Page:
The first step was to achieve constant monitoring. I didn’t engage in any special exercise or secret recipe. I would simply remind myself to find negative thoughts as soon as they’d manifest. In the beginning, I’d forget for days, but I eventually got the habit and it’s now embedded and fully functional.

The second step was to address these thoughts. I heard strategies like pinching or shooting oneself with a rubber band upon identifying negative ideas to condition the mind. I didn’t try that. Instead, upon catching myself negative-red-handed, I’d immediately replace that thought for its positive counterpart. For instance, I’d turn “I wasn’t good enough” into “I did my best”. Here again, I required endless repetition until eventually getting accustomed to doing so.

I try to stop comparing myself with others

There are different reasons why we compare with others in the first place, but I’d summarize it as follows: Either to push ourselves down or to pull ourselves up. My case was the former. I’d always idealize the abilities of other people to the detriment of mine. This would feed my insecurities and would inevitably make me feel like an impostor.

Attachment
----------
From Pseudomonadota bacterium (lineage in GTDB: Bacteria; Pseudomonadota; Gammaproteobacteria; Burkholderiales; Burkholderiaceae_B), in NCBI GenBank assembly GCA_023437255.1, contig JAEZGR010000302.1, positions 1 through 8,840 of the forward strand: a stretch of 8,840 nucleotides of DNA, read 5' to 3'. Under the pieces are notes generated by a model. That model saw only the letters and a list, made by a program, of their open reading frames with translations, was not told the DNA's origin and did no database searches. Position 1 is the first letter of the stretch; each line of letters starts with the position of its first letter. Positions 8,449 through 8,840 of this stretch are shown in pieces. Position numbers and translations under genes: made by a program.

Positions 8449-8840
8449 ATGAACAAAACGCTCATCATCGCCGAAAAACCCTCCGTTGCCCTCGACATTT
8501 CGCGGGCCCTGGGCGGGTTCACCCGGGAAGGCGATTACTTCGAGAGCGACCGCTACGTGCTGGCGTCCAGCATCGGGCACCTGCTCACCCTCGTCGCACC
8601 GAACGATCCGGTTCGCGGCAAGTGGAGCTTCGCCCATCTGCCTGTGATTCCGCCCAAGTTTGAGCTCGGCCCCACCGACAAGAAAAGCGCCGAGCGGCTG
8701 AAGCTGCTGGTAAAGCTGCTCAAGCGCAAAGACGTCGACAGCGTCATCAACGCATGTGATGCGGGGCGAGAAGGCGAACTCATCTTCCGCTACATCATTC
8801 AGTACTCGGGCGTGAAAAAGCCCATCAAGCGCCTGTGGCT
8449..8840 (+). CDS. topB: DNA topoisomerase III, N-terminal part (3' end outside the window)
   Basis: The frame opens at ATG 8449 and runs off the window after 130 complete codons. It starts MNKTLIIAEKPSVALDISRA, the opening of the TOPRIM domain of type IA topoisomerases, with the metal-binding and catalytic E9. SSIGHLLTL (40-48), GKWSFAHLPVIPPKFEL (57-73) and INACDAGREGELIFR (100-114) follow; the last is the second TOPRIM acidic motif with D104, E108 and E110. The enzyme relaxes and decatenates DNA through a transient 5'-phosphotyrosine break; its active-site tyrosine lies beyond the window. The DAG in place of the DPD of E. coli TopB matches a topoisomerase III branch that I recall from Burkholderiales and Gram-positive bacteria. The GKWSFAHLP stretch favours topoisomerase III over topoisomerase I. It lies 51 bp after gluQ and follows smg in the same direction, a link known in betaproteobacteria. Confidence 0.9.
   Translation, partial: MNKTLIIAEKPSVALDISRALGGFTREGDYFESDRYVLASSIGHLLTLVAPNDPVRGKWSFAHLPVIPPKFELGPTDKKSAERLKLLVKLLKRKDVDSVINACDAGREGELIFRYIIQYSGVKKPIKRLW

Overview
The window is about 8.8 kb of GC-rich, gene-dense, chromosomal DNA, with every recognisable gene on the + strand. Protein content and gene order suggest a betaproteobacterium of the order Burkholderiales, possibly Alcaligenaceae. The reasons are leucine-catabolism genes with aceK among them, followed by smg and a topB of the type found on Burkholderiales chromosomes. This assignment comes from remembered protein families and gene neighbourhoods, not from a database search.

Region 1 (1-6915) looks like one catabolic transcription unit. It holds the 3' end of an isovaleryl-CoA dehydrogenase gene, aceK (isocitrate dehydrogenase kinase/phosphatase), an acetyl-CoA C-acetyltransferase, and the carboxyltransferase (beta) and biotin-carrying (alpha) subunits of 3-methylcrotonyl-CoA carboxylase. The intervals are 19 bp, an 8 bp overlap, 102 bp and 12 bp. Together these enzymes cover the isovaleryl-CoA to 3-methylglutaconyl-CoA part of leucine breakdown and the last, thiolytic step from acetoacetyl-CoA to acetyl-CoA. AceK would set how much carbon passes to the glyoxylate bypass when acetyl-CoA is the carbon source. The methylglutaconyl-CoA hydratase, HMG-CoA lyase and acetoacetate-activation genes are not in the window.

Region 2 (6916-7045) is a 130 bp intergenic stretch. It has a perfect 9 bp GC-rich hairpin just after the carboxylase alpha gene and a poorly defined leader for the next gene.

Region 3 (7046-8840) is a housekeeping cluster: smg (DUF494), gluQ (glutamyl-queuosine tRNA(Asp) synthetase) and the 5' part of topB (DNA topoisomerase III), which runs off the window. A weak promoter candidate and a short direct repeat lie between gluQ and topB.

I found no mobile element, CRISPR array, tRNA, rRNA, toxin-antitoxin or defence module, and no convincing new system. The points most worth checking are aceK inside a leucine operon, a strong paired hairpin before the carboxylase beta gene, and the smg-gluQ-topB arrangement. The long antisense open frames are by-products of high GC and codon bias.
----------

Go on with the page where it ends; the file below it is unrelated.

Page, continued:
What made the difference in this respect was awareness. By realizing I was engaging in pointless comparisons, I’d be able to address this behavior to the benefit of my self-esteem. I understood that everyone has different paths, challenges, insecurities, and ambitions, which would make for a senseless estimation of similarities. Most importantly, I learned that it was only myself to whom I should be striving to be better than. 

I learned that stumbling doesn’t make me a fraud

The difficult part of stumbling is that the occurrence itself has nothing to do with subjectivity. Failure is reality. When slipping along the way, all my insecurities would manifest and I’d feel like I was cheating on everybody, including myself. There were no mental exercises that could save me from the lack of success I was witnessing.

The crucial realization in this front was a change in the way I’d perceive failure. I learned that it must be regarded as a step closer to success, as opposed to one further from it. Inevitably, at a certain point in our lives, we will stumble. But that doesn’t mean we’re wrongdoing. It’s simply proof that we’re on the right track to the accomplishment of our goals, which have everything to do with ourselves 😉